Skills development initiative

Sales and marketing manager Simon Meyer, left, and chief operations officer Clyde Erasmus
Picture: Eugene Coetzee

PE firm setting up incubator to help others acquire design, engineering and business experience

A Port Elizabeth automotive and engineering company is positioning itself as a visionary for the industry, with plans to develop skills and small businesses through a newly established incubator.

By starting this incubator, Steelbest Manufacturing – which provides sheet metal production components for both automotive and non-automotive uses – is hoping to breed a new generation of designers, engineers and business leaders from its premises in Redhouse.

Chief operations officer Clyde Erasmus said the idea for the incubator, which will welcome 20 professionals and graduates in March, was born out of a desperate situation following the company’s inception in April last year.

“We came into the manufacturing game [because] there was a lot of business – but three months in, we realised there was no work out there,” Erasmus said.

“The challenge that dawned on us was that [we had to] prove our worth in the market.”

Besides being a BEE level 1 company, Erasmus realised they would need more of an edge over their competitors.

“[We thought] if we can design [our own products], we can manipulate the market and control what happens. That is where the idea was born.”

For this reason, the incubator would be divided in two parts, Steelbest sales and marketing manager Simon Meyer, who also manages the incubator, said. “We are creating two streams that we hope will meet,” Meyer said.

“On the one side, we will have pure designers, who will be taught to draw on different platforms – for automotive functions, but we’ve also kept it flexible to allow for maritime and aerospace engineering [possibilities].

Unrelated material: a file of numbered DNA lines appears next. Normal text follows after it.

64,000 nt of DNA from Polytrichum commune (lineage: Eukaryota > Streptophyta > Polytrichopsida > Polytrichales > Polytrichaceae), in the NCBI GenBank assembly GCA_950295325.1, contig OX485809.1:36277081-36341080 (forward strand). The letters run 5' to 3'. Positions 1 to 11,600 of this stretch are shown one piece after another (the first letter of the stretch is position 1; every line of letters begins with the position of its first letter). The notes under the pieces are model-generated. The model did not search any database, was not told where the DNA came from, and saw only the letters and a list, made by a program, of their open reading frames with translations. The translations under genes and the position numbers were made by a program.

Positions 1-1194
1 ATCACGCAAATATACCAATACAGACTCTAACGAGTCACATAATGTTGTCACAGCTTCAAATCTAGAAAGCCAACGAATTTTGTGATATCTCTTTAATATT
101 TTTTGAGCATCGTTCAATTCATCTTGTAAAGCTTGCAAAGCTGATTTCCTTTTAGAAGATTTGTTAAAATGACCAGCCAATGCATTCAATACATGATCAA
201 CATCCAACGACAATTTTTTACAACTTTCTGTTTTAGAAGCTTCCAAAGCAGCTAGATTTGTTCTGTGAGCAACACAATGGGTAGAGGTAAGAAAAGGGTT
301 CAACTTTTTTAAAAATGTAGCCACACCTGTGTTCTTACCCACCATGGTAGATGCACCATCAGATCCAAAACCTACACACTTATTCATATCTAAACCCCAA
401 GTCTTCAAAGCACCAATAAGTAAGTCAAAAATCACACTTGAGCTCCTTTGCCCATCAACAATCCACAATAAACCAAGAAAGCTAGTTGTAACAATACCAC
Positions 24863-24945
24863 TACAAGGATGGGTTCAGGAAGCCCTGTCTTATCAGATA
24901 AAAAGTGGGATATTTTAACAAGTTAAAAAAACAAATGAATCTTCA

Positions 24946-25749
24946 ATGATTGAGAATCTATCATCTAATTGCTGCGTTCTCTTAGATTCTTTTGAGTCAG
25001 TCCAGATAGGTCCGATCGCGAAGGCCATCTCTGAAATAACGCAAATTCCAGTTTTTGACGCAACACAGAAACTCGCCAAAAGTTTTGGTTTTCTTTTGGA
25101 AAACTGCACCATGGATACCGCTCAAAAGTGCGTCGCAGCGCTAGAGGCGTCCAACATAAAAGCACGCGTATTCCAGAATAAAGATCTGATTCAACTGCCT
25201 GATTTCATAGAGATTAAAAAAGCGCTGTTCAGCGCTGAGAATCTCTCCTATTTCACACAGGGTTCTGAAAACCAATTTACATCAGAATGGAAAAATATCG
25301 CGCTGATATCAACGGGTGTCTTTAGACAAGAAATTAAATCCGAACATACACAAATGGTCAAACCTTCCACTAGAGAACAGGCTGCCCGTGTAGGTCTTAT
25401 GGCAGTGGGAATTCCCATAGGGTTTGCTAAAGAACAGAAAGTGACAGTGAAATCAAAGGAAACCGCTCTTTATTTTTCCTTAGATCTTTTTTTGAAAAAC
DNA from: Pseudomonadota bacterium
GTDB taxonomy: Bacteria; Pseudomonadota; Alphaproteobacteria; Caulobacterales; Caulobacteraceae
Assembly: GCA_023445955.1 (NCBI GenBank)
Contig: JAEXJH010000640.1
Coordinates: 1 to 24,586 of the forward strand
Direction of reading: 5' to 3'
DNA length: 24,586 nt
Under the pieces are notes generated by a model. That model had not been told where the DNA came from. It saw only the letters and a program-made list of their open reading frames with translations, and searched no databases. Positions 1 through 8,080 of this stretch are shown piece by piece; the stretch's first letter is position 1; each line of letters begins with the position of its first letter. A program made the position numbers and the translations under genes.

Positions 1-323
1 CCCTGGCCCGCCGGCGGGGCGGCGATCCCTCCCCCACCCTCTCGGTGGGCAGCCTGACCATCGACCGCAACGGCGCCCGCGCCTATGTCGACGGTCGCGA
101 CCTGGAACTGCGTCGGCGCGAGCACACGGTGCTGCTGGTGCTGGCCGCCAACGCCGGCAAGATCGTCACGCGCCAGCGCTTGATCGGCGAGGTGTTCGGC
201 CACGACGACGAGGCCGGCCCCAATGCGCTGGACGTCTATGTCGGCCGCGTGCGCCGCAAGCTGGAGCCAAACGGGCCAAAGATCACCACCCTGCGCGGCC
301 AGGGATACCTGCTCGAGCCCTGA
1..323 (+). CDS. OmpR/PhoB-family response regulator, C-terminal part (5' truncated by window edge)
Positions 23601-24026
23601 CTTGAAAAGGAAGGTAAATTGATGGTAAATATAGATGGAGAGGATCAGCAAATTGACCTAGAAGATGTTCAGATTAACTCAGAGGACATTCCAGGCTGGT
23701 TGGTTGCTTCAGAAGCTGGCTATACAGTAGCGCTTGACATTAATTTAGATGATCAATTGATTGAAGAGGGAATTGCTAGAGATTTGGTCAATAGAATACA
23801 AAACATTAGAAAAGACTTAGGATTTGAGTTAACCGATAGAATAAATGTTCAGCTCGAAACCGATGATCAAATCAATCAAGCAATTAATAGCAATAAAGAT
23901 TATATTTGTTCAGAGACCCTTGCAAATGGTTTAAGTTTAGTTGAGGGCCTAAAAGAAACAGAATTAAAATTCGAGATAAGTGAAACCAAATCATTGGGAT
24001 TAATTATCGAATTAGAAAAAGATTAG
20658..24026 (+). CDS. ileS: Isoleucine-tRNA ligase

“The second group will be existing SMMEs that we can assist. We want to put these two groups in the same space, so we can have a mix of businesses with good ideas and designers that can translate those ideas into prototypes.”

Meyer said each qualified designer could bring 12 job opportunities downstream – which he believed was a key selling point in getting financial support for the incubator from the Department of Small Business Development.

“Incubatees could work for other companies [after the programme], or join the SMMEs that form part of the programme, or we could even create a stand-alone entity of designers.”

The incubator will welcome 10 would-be designers and 10 entrepreneurs early next year, though the initial plan was to work with only 10 people in total, Erasmus said.

“We started something and saw a different, much bigger need.

“At the moment we are forced to source materials from Europe and translate them for [local] needs, but if we can design [products] in South Africa, with South African materials, we can create opportunities for our mills to provide steel to the country.”

Interested parties can still apply for a spot in the incubator programme. For more information, contact by January 19.

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